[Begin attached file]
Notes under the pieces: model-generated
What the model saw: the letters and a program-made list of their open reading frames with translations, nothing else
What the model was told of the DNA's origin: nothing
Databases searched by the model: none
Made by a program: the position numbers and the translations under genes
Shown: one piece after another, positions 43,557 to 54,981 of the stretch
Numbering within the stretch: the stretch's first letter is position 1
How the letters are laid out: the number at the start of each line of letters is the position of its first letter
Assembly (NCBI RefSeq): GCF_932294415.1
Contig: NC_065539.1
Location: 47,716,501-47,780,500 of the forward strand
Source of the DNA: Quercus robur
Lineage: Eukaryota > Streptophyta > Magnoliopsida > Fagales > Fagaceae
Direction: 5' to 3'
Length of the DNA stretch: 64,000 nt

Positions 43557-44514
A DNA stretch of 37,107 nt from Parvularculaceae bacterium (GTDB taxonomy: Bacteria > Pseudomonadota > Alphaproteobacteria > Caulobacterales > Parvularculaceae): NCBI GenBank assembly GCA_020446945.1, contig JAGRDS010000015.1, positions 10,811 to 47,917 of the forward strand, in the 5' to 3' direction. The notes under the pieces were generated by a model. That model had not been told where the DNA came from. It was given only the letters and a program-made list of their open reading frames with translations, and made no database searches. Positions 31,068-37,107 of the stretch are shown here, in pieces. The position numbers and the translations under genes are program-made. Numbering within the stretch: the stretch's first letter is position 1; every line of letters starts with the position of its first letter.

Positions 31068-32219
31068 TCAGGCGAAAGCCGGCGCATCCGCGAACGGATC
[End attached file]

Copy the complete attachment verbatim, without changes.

Notes under the pieces: model-generated
What the model saw: the letters and a program-made list of their open reading frames with translations, nothing else
What the model was told of the DNA's origin: nothing
Databases searched by the model: none
Made by a program: the position numbers and the translations under genes
Shown: one piece after another, positions 43,557 to 54,981 of the stretch
Numbering within the stretch: the stretch's first letter is position 1
How the letters are laid out: the number at the start of each line of letters is the position of its first letter
Assembly (NCBI RefSeq): GCF_932294415.1
Contig: NC_065539.1
Location: 47,716,501-47,780,500 of the forward strand
Source of the DNA: Quercus robur
Lineage: Eukaryota > Streptophyta > Magnoliopsida > Fagales > Fagaceae
Direction: 5' to 3'
Length of the DNA stretch: 64,000 nt

Positions 43557-44514
A DNA stretch of 37,107 nt from Parvularculaceae bacterium (GTDB taxonomy: Bacteria > Pseudomonadota > Alphaproteobacteria > Caulobacterales > Parvularculaceae): NCBI GenBank assembly GCA_020446945.1, contig JAGRDS010000015.1, positions 10,811 to 47,917 of the forward strand, in the 5' to 3' direction. The notes under the pieces were generated by a model. That model had not been told where the DNA came from. It was given only the letters and a program-made list of their open reading frames with translations, and made no database searches. Positions 31,068-37,107 of the stretch are shown here, in pieces. The position numbers and the translations under genes are program-made. Numbering within the stretch: the stretch's first letter is position 1; every line of letters starts with the position of its first letter.

Positions 31068-32219
31068 TCAGGCGAAAGCCGGCGCATCCGCGAACGGATC